My first beard, grown in grad school at Maryland, came in red.  Cub pitcher Rick Sutcliffe got the nickname “Red Baron” (originally the nickname of a World War I German fighter pilot) because of his hair and beard.  During the 1984 season the Cubs traded future Hall of Famer Joe Carter to the Indians for Sutcliffe, and he went 16-1 and won the Cy Young Award unanimously.  Facing the Padres in a five-game series with the winner playing in the World Series, he won game one, hurling a shutout and hitting a home run.  Because Wrigley Field had no lights, the commissioner’s office decreed that game five would take place in San Diego.  Sutcliffe gave up four unearned runs in the seventh after a ground ball eluded first baseman Leon Durham (I’ll never forget it) and took the loss.  Beards are now back in fashion, especially among closers. Former Phillies outfielder Hunter Pence, now with the Giants, has a red one.

I loaned Liz Wuefffel a half-dozen books on Gary for a Welcome Project display that will run three weeks at Miller’s Gardner Center, including several Steel Shavings issues.  When she arrived at the Calumet Regional Archives, her hands were ice cold due to the 50-degree temp outside.  Steve McShane added a couple more, including “Steel Giants.”  Altogether the box must have weighed 50 pounds, but Liz insisted on carrying it herself instead of accepting help or using a cart.

At Hobart Lanes the Engineers took a game and series from Pin Chasers, who won game two by just 3 pins after they amazingly struck 7 times in the tenth, including Ruth Leach’s 3-bagger.  Their clean-up bowler George Leach missed the headpin and seemingly left the 1-2-4-10 only to have the ten-pin fall at the last moment, allowing him to convert the spare.  My new 14-pound Nitrous 300 ball got away from me a couple times, but I had more strikes than usual and used my old ball to pick up six and ten pins.  Frank Shufran, who bowled a 213, brought me a dozen green tomatoes.

In southern California to play at festival at Coachella along with the Rolling Stones, the Who, Neil Yung, Bob Dylan, and Roger Waters, Paul McCartney put on a surprise concert at Pappy and Harriet’s in Pioneertown, where I’d always go while visiting Midge and where the band Cracker had an annual weekend ‘camp-out.”  Talk about amazing!  August brown of the Los Angeles Times wrote: “At every turn, this young writer thought about his mom, playing these songs on her hi-fi as a little girl in South Carolina.  She never got to see a Beatle.  I feel I know her better for seeing Paul here.”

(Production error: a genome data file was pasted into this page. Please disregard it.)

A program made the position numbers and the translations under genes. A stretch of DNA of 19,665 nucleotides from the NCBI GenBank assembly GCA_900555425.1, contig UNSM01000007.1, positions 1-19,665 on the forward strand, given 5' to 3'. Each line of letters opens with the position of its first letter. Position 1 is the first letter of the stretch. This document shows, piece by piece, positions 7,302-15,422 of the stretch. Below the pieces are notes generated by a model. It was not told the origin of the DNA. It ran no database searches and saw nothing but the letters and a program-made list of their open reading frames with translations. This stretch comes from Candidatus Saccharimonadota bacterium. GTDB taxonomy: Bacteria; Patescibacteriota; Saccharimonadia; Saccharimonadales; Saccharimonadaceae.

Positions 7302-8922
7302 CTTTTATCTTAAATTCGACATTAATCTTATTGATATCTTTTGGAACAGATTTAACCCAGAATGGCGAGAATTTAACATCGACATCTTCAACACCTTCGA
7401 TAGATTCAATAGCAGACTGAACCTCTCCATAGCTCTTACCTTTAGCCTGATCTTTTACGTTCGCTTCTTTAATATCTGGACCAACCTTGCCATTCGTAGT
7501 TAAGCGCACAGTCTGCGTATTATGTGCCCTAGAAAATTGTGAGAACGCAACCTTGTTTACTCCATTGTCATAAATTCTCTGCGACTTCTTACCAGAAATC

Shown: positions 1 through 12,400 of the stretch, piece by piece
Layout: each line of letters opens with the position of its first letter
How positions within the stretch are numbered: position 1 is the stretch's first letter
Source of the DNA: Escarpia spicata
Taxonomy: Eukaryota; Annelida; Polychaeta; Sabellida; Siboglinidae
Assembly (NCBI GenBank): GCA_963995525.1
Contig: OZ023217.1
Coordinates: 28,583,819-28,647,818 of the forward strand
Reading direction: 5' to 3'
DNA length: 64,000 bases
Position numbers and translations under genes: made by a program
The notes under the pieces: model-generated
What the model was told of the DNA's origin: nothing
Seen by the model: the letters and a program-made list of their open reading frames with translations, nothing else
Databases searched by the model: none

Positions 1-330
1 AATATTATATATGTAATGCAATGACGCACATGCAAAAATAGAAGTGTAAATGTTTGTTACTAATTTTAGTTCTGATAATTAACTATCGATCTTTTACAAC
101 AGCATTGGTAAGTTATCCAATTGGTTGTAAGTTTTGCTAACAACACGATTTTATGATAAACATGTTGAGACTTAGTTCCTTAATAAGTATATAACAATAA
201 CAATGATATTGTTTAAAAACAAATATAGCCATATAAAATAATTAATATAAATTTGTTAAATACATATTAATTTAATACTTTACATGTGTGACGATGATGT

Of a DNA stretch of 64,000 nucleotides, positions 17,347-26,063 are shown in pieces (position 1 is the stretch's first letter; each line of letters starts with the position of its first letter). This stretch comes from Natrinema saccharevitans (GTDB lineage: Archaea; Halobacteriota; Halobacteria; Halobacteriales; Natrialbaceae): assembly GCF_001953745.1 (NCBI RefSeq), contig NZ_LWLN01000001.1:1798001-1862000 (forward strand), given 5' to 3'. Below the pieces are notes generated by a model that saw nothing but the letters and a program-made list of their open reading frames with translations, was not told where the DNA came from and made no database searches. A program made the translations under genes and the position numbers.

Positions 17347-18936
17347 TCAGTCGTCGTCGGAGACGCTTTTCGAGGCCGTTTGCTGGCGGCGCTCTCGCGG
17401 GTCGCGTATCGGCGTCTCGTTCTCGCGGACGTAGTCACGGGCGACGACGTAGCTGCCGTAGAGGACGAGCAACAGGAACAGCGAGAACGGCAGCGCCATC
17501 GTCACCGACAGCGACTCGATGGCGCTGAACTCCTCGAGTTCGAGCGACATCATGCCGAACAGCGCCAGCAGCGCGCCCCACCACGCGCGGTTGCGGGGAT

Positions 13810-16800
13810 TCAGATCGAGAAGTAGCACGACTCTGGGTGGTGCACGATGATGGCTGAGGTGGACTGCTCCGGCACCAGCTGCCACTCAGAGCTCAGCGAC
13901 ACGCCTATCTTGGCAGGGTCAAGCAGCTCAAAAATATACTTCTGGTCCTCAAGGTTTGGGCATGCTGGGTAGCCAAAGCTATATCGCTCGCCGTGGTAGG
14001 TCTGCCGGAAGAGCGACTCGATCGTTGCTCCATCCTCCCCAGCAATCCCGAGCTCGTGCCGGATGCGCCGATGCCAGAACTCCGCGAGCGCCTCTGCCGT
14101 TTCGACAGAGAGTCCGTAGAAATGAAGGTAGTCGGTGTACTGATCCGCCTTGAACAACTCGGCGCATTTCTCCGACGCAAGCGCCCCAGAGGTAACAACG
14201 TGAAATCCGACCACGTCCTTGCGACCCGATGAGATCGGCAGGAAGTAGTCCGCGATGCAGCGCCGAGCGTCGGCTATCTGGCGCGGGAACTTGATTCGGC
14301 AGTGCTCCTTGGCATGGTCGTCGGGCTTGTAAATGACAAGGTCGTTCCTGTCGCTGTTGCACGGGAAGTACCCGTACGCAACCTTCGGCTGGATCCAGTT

Retired Math professor H. Leroy Peterson passed away at age 78.  Like Ron Cohen and me, he started at IUN in 1970 and always returned for the emeritus luncheons and Holiday parties.  He had a shock of white hair for as long as I can remember so it was a surprise to see old photo of him with long, curly black hair.  A gentle soul, he liked to quote Dr. Seuss and Charlie Brown from “Peanuts.”  We used to play poker at Lou Ciminillo’s house in Glen Park, and I’d help when he had trouble keeping the value of the chips straight.  He grew up in Nebraska and Wyoming, went to school at Stanford and Oregon, and he made the Region his lifelong home.  Leroy’s daughter-in-law Karen works in IUN’s Office of Fiscal Affairs.  Ron Cohen, Mike Certa, and I represented former colleagues of Leroy’s at Geisen Funeral Home in Crown Point.  His family wrote this fitting eulogy:
  He was a man of great intelligence and heart, a scholar, a teacher, a mathematician, a man of letters, a man of great compassion, wisdom and impeccable integrity.

The Sixth annual Gary International Black Film Festival opened with a reception at IUN’s Savannah Center.  Because the event is dedicated to patron Dolly Millender, who, passed away 10 months ago and, according to the festival brochure, “never missed a festival since our very first day,” I donated two dozen free copies of my latest Steel Shavings, which has a photo of the Gary historian on the cover.  I persuaded George Van Til to come to the opening reception, and many people greeted him with hugs, including IUN administrative assistant Mary Lee, Urban League director Vanessa Allen and 411 (formerly Gary Crusader) editor Jackie Harris.  Many beautiful dressed to the nines were in the house, which had a sweet scent of perfume. The opening night film by director Ava DuVernay of “Selma” fame is “13TH: From Slave to Criminal with One Amendment.”  It examined the mass incarceration of African Americans and includes interviews with legal scholar Michelle Alexander, author of “The New Jim Crow,” and activist Angela Davis.